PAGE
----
News that Chicago Mayor Richard Daley would not run for reelection produced almost instantaneous speculation that White House Chief of Staff Rahm Emanuel, not shy about his ambitions to be Chicago's mayor, would make a run for the post.
It also quickly produced the reflexive Rahm-bashing that has become a staple of the progressive community, which increasingly views him as the point person for the ills that have beset this White House.
"Rahm is unfit to represent Democrats in office," Progressive Change Campaign Committee co-founder Adam Green said. "He's a cancer on the Democratic Party. Democrats' current 2010 situation is due to a weak Rahm Emanuel mentality that says water down real reform at the urging of Republicans and corporations, thus making Democratic reform less popular with voters than the real deal would have been. If Democrats had passed the overwhelmingly-popular public option and broken up the big banks when they had the chance, they'd be cruising for a landslide victory right now."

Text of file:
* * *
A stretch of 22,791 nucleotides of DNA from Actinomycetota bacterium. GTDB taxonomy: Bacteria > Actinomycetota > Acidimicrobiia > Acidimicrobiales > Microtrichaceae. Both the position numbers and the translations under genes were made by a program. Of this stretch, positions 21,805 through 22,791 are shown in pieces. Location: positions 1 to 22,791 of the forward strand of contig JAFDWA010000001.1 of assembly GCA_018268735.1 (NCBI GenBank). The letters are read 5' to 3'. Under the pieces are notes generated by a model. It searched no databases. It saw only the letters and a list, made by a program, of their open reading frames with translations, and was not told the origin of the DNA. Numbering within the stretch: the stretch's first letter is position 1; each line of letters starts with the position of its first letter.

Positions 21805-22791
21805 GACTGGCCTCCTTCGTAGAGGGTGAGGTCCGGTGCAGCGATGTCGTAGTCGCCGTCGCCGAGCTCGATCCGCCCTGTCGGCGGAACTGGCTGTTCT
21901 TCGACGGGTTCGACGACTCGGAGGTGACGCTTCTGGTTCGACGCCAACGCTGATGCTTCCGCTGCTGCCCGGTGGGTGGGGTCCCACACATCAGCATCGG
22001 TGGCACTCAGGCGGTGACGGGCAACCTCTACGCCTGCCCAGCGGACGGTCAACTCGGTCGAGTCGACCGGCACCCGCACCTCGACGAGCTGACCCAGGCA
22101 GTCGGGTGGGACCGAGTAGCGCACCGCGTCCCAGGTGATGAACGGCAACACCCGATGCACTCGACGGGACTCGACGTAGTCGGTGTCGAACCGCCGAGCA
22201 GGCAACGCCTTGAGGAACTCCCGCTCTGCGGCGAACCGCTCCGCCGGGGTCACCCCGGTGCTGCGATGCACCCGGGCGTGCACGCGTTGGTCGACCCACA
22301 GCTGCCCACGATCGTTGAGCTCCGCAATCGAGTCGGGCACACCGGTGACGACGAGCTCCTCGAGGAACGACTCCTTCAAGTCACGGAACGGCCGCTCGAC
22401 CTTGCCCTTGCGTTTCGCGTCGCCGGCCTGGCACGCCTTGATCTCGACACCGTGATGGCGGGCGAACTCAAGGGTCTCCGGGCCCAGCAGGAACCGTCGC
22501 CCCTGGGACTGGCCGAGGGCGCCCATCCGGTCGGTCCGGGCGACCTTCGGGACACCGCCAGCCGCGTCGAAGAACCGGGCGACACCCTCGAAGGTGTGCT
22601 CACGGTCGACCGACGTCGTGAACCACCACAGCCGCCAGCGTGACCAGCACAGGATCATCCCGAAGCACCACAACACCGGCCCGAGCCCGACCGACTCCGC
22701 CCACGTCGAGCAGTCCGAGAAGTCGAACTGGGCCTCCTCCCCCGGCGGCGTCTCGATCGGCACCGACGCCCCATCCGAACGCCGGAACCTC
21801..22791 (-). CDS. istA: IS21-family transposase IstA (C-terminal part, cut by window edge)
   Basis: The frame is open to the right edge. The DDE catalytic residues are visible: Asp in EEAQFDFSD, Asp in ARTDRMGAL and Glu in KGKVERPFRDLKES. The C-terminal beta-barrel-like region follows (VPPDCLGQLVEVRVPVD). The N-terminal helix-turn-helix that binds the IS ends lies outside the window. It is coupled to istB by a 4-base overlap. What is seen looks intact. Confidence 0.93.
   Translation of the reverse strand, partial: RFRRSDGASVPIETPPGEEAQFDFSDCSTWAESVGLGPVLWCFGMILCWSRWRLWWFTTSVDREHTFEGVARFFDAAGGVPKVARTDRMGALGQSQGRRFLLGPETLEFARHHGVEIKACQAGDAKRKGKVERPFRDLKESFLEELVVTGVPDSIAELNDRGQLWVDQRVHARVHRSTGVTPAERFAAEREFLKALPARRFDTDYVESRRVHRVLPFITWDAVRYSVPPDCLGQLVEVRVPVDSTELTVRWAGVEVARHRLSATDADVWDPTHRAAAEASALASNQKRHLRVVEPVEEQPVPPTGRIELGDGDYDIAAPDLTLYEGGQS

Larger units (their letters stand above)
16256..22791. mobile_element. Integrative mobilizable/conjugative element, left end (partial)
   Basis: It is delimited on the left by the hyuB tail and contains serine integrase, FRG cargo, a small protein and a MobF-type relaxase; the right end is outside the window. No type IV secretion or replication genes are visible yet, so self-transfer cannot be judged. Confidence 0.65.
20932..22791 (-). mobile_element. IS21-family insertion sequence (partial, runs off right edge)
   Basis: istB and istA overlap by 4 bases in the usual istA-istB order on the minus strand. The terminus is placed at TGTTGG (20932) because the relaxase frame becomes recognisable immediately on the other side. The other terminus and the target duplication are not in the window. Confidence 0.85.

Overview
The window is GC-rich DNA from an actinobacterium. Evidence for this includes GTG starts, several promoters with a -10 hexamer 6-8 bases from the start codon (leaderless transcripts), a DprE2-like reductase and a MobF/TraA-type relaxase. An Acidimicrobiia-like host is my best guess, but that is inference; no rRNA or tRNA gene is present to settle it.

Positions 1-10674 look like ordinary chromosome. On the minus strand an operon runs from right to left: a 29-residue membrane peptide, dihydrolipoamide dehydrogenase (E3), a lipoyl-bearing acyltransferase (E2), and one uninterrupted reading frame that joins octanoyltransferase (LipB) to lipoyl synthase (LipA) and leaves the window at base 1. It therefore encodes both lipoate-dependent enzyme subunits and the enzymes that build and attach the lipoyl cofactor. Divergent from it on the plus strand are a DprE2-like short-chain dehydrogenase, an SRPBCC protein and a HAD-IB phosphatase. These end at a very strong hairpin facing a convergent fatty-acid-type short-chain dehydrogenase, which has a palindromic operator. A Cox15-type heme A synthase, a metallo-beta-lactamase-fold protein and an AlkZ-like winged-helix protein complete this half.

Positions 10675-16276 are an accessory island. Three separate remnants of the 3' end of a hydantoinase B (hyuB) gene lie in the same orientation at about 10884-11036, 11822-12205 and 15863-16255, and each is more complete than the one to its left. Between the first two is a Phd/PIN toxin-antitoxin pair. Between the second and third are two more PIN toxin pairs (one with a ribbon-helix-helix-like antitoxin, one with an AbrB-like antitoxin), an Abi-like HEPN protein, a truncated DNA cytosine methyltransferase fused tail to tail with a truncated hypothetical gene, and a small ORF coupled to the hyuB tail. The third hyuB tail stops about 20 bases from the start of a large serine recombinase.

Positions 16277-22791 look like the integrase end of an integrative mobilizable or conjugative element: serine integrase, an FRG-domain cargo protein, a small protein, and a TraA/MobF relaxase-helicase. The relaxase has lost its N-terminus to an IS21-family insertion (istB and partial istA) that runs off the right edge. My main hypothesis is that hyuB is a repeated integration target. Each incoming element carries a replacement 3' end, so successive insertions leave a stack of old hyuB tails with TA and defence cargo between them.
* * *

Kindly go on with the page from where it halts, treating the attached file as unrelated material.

Over at Slate, Dave Weigel makes the argument that the PCCC statement is primarily a fundraising venture. And, indeed, Green's first push was a petition, already signed on its release by more than 1,700 people pledging not to support Emanuel for any run for political office.
But the crux of Rahm-hatred is not simply institutional benefit. There is a genuine sense that the White House Chief of Staff took the euphoria of the Obama brand and whittled it down into something more compromised and corporate. With that in mind, it would seem to make sense for the PCCC to cheer Emanuel's departure from the administration, not to lash out against a move to Chicago.
Wouldn't Emanuel leaving the White House fit the PCCC's larger objective? "Yep," Green replied. But, he added, "He should flatly go away. No golden parachute..."